Film Review: WHILE WE’RE YOUNG: mescaline feminine

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I remembered the first time I knew I was old. I was watching the new CGI version of Thunderbirds – no Jeff Tracy and a character ill-advisedly called Kayo (not OK by me) – and I suddenly remarked, ‘I can see the strings.’ ‘No’, I was told, ‘that’s just glaucoma.’ 44 year old documentary filmmaker Josh (Ben Stiller) makes a similar discovery in Noah Baumbach’s comedy, While We’re Young. His interaction with an upcoming docu-talent Jamie (Adam Driver) and Jamie’s ice-cream making wife, Darby (Amanda Seyfried) teaches him that youth is nothing to admire. Young people give you a false sense of your own importance whilst you pick up the check at lunch. They introduce to a world of walking disused railway tracks, street beach parties and taking mescaline as part of a purging ritual that doesn’t lead to happiness – especially when someone else takes your bowl. (‘I’m throwing up you s-t,’ Josh is told). Instead it alienates you from friends who have known you for years. Buying a hat is particularly ill-advised – it would be crushed under a bicycle helmet (not that this quite happens in the movie). It takes Josh approximately two-thirds of the movie to release he is being played. He never sees the VHS copy of his documentary, Power Elite that Jamie reportedly bought on eBay.

Josh reminds you of the documentary filmmaker that Woody Allen played in Crimes and Misdemeanours who is trying to make a film about a very serious thinker but takes an assignment to profile a TV producer (Alan Alda, uttering the film’s memorable line, ‘if it bends it’s funny’). Josh is waiting for grant money to complete his six-and-a-half documentary that is mostly about a political history professor talking – the footage is shot over an eight year period, betrayed by reverse shots of Josh with varying facial hair. Baumbach has some fun showing the professor speaking whilst cutting up his food and breaking off in mid sentence to go to the toilet – he pees with the toilet door open. Josh gives lectures where he quotes Jean-Luc Godard, ‘documentary is impersonal; fiction is personal’. Josh’s thesis is that documentary can be personal. It doesn’t have to be streamed you tube type footage, though to make his argument, he would ideally like power point to work.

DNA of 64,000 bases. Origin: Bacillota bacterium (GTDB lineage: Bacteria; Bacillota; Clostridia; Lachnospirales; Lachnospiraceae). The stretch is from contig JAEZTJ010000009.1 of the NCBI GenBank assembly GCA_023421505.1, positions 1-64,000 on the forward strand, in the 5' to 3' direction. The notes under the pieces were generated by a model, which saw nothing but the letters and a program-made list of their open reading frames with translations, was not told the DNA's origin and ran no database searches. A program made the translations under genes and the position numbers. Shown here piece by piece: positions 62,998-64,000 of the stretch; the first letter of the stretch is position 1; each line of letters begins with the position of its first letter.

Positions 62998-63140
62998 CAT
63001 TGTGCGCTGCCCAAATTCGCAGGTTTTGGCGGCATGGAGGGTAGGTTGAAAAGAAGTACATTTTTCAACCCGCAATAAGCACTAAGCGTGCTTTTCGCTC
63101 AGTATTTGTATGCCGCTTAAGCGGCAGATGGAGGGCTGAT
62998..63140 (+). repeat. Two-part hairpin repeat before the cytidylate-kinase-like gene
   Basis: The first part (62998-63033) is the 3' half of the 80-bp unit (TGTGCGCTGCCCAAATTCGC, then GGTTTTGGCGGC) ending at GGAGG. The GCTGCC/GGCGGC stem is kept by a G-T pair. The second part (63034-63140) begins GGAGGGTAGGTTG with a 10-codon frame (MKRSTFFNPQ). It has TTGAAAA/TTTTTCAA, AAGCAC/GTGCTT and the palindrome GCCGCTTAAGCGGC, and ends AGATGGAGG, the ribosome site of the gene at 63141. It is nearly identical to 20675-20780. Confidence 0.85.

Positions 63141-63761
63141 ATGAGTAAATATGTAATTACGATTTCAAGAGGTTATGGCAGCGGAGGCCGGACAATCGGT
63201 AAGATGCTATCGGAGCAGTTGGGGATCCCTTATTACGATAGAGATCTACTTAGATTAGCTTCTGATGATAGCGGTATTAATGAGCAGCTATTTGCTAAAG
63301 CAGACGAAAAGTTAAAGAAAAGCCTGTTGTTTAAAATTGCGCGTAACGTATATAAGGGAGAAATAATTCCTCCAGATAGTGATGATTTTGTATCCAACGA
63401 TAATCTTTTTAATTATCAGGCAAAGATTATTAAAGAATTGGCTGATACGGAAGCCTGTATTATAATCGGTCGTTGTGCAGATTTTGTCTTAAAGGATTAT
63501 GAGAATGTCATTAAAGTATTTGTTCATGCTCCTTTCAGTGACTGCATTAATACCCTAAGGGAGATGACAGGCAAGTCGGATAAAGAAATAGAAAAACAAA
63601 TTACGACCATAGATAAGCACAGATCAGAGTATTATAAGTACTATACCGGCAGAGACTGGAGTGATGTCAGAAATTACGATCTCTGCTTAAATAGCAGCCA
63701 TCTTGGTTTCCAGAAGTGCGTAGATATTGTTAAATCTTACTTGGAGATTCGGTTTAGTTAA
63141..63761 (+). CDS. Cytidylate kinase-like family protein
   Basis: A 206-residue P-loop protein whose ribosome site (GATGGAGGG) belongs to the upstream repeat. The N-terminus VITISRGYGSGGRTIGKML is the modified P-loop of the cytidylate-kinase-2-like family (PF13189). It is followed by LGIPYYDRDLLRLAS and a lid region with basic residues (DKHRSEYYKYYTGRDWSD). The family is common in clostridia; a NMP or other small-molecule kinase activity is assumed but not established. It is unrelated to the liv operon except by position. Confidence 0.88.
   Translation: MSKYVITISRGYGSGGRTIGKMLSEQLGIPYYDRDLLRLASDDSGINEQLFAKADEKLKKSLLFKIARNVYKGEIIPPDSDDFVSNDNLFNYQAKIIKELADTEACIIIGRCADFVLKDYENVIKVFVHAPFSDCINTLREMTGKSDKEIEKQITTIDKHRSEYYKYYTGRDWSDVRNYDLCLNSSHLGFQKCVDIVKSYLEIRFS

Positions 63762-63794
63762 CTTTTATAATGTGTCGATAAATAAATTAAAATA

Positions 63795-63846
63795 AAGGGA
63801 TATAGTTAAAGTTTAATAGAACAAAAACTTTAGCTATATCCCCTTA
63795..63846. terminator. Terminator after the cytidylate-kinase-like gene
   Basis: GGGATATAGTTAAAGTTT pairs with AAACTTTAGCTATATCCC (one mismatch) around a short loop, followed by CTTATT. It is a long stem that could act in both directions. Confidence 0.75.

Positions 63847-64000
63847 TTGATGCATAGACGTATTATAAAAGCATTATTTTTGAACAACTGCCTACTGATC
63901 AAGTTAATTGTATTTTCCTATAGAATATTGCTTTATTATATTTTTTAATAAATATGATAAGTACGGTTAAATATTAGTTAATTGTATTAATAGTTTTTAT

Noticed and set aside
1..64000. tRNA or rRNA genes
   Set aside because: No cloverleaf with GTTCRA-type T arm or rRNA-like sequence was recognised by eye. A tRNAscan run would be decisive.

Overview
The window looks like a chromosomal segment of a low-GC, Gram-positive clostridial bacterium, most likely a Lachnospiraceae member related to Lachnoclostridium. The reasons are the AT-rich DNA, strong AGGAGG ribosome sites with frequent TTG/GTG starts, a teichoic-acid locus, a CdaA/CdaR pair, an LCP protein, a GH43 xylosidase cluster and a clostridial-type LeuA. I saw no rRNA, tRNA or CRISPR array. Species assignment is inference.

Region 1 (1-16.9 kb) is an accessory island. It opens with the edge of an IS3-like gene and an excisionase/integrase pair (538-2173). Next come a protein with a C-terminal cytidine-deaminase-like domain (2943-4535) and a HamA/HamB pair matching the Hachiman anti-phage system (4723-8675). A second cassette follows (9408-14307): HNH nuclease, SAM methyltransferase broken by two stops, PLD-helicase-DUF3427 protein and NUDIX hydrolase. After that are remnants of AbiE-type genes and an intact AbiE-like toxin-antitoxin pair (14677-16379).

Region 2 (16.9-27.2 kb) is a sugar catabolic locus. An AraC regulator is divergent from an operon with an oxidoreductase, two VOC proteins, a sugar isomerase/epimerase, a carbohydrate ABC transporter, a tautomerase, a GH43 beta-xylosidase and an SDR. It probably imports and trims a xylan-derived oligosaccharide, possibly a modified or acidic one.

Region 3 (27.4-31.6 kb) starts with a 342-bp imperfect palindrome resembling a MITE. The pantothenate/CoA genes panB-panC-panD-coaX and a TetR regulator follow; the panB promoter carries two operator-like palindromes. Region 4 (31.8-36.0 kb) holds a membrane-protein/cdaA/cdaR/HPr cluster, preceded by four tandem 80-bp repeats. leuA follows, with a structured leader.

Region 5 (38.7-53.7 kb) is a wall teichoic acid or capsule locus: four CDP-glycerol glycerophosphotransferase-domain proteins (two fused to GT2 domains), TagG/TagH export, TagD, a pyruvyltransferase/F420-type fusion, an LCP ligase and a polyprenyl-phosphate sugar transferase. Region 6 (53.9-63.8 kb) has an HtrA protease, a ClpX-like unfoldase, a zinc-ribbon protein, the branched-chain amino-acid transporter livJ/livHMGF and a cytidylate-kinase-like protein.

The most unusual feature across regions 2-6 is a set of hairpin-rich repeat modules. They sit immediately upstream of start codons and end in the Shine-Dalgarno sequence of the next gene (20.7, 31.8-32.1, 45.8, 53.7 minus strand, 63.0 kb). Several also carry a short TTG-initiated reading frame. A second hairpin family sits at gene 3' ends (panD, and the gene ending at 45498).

At his lecture, he meets Jamie, who commends him for Power Elite. ‘How did you film that bit with the dog?’ he asks admiringly. ‘We had a camera and just pointed it,’ replies Josh. Josh is charmed by Jamie’s energy – he makes things. Instead of buying a desk, he proposes building one. Jamie’s loft apartment is filled with 12 inch albums rather than CDs. He has Thin Lizzy and Mozart – ‘his taste is so democratic,’ says Josh admiringly. Jamie infuses Josh with energy. Josh’s wife, Cornelia (Naomi Watts) is similarly charmed and joins Jamie’s wife for hip hop class – she is happier there (though doesn’t quite have the strength of her classmates) than she is with a group of young mothers listening to children’s entertainers. The babies start crying and she wants to leave.